setting, hiring practices, operations, technology, marketing, and overall
• Using specific cases and anecdotes from professional services firms to
illuminate and further explain the material.
• Becoming familiar with specific advice from well-known practitioners
in each of the service areas.
• Achieving higher utilization from their existing professional services as-
• Achieving higher ROI from capital and operating expenses.

In addition, you develop a keen understanding of not only the building
blocks of successful firm management, but also how to grow and leverage
current assets.

Language Specific to Professional Services
There are terms we use repeatedly throughout the book. These terms are
used throughout the field. They are:

• Backlog: The value of committed sales contracts that will be executed
in the future.

• Bill rate: The average billing rate to the client achieved by a particular
or group of professionals. In many cases, firms will “set” standard bill
rates for classes of professionals.
• Billability: The total hours billed during a specified period (e.g., year)
divided by the total hours available in during the same period. For exam-
ple, a lawyer that bills 2,000 hours in a year where 2,000 hours are avail-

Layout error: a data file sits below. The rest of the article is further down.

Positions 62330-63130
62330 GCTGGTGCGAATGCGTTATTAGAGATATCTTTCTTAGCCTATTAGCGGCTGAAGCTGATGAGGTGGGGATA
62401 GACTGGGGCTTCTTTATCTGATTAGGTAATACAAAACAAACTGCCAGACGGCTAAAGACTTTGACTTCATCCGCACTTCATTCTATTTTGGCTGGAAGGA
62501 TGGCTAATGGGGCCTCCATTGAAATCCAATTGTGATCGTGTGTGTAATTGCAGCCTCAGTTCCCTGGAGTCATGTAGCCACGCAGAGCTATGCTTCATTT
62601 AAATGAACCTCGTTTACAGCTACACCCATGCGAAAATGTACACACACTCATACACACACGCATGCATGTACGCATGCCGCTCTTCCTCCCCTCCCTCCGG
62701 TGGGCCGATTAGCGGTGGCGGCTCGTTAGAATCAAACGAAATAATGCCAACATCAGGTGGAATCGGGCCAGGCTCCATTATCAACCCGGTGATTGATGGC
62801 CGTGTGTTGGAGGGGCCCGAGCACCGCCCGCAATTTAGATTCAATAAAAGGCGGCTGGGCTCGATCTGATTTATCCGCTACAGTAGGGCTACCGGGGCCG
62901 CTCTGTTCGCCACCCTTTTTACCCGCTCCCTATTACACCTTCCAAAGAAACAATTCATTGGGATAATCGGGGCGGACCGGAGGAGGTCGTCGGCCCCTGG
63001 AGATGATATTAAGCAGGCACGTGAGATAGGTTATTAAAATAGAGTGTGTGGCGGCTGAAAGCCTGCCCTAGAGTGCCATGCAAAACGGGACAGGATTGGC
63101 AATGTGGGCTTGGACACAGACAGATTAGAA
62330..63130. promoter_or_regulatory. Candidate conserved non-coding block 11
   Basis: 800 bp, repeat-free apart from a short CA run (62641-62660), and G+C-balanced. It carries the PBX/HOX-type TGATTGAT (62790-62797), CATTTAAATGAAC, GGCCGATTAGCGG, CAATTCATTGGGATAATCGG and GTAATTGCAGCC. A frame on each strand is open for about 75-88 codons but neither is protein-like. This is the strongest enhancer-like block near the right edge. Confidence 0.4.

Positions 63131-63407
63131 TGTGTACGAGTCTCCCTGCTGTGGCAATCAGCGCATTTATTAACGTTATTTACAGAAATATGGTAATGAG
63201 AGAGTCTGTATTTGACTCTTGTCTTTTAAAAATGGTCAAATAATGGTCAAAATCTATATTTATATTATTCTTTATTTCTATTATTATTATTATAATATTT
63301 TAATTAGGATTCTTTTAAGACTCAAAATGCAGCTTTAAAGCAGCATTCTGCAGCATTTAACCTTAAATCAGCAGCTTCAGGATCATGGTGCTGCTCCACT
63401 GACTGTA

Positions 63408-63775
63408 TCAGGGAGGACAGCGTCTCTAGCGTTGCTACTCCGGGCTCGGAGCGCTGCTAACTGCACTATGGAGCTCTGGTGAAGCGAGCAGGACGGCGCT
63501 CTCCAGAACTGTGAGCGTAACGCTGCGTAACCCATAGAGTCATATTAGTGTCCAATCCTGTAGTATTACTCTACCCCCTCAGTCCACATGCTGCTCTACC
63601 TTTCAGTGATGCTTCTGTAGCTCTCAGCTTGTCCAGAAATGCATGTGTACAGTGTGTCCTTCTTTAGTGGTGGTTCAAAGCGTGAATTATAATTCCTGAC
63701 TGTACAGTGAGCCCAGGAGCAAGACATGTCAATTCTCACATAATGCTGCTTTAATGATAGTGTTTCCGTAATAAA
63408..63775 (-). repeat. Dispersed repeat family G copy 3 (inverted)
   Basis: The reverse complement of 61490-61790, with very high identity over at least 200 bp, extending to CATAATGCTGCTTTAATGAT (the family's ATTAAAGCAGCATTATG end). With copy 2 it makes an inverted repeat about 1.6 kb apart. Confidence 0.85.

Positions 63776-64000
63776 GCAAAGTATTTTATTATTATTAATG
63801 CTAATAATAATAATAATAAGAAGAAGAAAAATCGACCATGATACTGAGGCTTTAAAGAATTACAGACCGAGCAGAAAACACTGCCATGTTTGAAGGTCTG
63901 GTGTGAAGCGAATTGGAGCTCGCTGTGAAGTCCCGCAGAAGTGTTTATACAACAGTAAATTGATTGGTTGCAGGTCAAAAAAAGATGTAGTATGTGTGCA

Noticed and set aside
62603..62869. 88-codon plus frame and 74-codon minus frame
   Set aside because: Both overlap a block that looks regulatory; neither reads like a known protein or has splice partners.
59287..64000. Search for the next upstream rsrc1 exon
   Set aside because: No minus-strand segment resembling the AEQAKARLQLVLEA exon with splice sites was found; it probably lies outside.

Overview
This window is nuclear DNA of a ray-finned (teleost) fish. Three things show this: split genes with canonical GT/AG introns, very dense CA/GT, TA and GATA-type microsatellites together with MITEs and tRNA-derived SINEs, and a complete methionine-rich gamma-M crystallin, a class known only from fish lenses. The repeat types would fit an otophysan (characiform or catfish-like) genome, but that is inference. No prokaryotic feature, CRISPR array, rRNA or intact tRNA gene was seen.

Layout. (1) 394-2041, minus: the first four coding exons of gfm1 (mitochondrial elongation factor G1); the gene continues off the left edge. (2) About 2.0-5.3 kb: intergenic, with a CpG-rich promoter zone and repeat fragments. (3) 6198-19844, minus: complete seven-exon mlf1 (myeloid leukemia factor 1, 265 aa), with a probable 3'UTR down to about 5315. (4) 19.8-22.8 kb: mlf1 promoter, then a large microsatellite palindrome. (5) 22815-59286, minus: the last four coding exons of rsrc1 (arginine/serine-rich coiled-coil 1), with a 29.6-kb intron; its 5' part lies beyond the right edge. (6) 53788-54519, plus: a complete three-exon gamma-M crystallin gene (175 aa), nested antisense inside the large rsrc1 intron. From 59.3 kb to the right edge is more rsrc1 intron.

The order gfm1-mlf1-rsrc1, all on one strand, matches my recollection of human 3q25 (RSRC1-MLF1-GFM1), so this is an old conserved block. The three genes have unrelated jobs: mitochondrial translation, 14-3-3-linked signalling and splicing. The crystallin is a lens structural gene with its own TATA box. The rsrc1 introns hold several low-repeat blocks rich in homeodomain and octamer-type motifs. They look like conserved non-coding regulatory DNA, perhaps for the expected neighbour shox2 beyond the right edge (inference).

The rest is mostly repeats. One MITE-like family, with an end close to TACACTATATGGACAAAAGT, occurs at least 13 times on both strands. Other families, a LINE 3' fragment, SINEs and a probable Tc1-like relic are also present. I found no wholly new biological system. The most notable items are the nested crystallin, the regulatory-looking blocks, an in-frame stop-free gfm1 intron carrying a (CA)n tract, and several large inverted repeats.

able for work would have 100 percent billability. Also called Utilization
• Billable: The status of a professional when they are billing time to
clients generally for a protracted amount of time.
• Client: The customers of a professional services firm.
• Firm: The professional services business or company.
• Gross margin: Calculated as Bill rate minus loaded pay rate.
• Leverage ratio: The ratio of junior staff to senior staff. If there are 10
professionals working under a partner, the leverage ratio would be 10
to 1.
• Loaded pay rate: Loaded pay rate includes the professionals base pay
rate plus taxes and benefits.
• Partner: Term used to describe a senior member of a professional ser-
vices firm. A partner typically has the same rights as an owner of the
• Principal: Term used to describe a senior member of a professional ser-
vices firm that works just under the partner.
• Professional staff: Term for firm employees directly engaged in provid-
ing services to clients.
• Service revenue: Revenue associated with billable time.
• Staff: Term used to describe support personal (e.g., administrative as-
sistants) also called administrative staff.
• Utilization rate: See Billability.

Clearly, an endeavor of this type is the end-result of countless investments
by mentors, clients, friends, and teachers.
This book was a major collaborative effort on the part of many people. In